var1[3].call(fruits, "Orange");
        Set fruitSet = (Set)ScriptBytecodeAdapter.castToType(var1[4].call(Collections.class, fruits), Set.class);
        var1[5].callStatic(DynamicGroovyCastExample.class, fruitSet);
        var1[6].call(fruitSet, "Peach");
        var1[7].callStatic(DynamicGroovyCastExample.class, fruitSet);
    }
}

The interesting line is the following one:

Set fruitSet = (Set)ScriptBytecodeAdapter.castToType(var1[4].call(Collections.class, fruits), Set.class);

Groovy sees that you have specified a type of fruitSet as Set<String> and because right side expression returns a Collection, it tries to cast it to the desired type. Now, if we track what happens next we will find out that ScriptBytecodeAdapter.castToType() goes to:

private static Object continueCastOnCollection(Object object, Class type) {
    int modifiers = type.getModifiers();
    Collection answer;
    if (object instanceof Collection && type.isAssignableFrom(LinkedHashSet.class) &&
            (type == LinkedHashSet.class || Modifier.isAbstract(modifiers) || Modifier.isInterface(modifiers))) {
        return new LinkedHashSet((Collection)object);
    }

// .....
}

Source: src/main/org/codehaus/groovy/runtime/typehandling/DefaultTypeTransformation.java#L253

And this is why fruitSet is a LinkedHashSet and not Collections$UnmodifableCollection.

enter image description here

Of course it works just fine for Collections.unmodifiableSet(fruits), because in this case there is no cast needed - Collections$UnmodifiableSet implements Set so there is no dynamic casting involved.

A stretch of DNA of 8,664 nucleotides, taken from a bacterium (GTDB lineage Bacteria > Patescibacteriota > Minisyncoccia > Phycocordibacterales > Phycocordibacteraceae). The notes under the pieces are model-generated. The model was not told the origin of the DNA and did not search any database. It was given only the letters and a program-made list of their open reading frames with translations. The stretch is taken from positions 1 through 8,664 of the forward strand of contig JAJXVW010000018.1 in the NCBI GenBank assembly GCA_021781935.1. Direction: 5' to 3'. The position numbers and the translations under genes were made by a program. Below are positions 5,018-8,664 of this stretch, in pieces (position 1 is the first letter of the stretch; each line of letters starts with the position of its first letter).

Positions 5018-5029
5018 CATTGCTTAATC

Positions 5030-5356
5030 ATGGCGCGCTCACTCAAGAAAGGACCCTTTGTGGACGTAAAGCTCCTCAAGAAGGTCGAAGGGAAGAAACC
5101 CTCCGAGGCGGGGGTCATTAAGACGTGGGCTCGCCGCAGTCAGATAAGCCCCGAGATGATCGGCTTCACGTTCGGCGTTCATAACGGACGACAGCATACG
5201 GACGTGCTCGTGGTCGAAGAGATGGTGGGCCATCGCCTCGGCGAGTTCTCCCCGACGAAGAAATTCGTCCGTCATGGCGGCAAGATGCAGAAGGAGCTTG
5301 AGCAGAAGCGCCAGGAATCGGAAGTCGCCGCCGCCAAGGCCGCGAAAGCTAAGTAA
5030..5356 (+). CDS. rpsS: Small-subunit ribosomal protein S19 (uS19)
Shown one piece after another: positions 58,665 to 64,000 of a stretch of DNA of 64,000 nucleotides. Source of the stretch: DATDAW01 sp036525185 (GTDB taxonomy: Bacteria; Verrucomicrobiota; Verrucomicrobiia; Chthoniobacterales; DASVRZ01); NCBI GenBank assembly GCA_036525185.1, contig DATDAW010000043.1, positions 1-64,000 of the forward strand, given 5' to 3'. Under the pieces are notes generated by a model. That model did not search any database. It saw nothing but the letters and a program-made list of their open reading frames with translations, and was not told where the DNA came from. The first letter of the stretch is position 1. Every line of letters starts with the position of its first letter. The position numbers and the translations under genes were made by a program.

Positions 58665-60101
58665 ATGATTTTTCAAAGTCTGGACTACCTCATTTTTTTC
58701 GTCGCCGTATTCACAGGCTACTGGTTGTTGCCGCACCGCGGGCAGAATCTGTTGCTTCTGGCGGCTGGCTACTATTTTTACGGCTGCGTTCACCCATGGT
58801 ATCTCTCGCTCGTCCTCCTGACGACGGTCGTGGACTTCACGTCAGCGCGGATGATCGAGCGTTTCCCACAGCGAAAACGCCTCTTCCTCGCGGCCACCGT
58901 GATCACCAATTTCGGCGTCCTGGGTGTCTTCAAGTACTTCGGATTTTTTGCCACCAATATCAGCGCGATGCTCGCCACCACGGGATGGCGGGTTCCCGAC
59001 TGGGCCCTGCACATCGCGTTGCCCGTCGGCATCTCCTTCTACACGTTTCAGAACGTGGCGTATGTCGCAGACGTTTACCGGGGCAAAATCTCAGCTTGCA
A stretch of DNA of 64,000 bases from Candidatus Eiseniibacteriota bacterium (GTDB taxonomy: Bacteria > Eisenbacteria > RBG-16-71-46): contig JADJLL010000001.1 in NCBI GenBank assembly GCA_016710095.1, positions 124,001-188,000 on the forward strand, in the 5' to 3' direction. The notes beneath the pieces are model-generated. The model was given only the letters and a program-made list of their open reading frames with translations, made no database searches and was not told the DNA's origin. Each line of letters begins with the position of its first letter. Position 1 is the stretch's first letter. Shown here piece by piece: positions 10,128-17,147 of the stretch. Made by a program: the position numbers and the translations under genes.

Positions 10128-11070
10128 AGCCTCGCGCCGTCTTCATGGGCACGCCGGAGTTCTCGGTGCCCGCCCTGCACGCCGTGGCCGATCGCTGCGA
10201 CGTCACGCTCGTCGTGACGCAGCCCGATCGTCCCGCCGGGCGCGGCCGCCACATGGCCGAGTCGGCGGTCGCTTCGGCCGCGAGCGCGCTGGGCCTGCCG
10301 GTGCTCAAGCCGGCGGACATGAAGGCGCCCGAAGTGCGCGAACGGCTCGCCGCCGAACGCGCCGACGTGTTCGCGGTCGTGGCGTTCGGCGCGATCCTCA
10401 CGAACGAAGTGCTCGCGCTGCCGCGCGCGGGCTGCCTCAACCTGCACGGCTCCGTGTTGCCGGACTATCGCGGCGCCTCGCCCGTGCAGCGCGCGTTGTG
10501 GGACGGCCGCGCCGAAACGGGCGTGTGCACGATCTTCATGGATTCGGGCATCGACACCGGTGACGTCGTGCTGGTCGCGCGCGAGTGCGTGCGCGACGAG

How to prevent similar situations?

If you don't need any Groovy dynamic features, use static compilation to avoid problems with Groovy's dynamic nature. If we modify this example just by adding @CompileStatic annotation over the class, it would not compile and we would be early warned:

enter image description here

Secondly, always use valid types. If the method returns Collection, assign it to Collection. You can play around with dynamic casts in runtime, but you have to be aware of consequences it may have.

Hope it helps.

  • So, it's better to use Collections.unmodifiableSet? Given that I know my colllection is a set, it's the safest method to call, correct? – user10287394 Aug 31 at 12:28
  • @Sveta Correct. Static compilation would not allow you assign Collection to Set, so it is always a good choice to be as explicit as possible. – Szymon Stepniak Aug 31 at 13:57
  • Would it be a good idea to notify the writers of the docs that Collections.unmodifiableCollection page doesn't accurately describe what the method does? The Set page is from Groovy but it links to Java's Collections.unmodifiableCollection. To any reader, it might be confusing. – user10287394 Aug 31 at 14:14
  • Documentation of Collections.unmodifiableCollection() is OK and it returns what it describes. The problem you faced is a Groovy "feature" to cast between incompatible types. Right side expression Collections.unmodifiableCollection() returned unmodifiable collection, then Groovy compared with the type on the left side and found Set<String> and because Collection cannot be cast to Set it applied ScriptBytecodeAdapter.castToType() to create a Set from given Collection. This is just abnormal usage powered by dynamic cast from type Collection to Set. – Szymon Stepniak Aug 31 at 15:12
  • The issue is Groovy's Set documentation links to Java's documentation about Collections.unmodifiableCollection() which might give readers the idea that Collections.unmodifiableCollection() in both Groovy and Java function the same, but as you demonstrated, it doesn't. In Java, Collections.unmodifiableCollection() throws an exception, when you attempt to call add() just like the docs explain. In Groovy, it doesn't do that, as you demonstrated, it created to Set from the given collection. – user10287394 Aug 31 at 15:32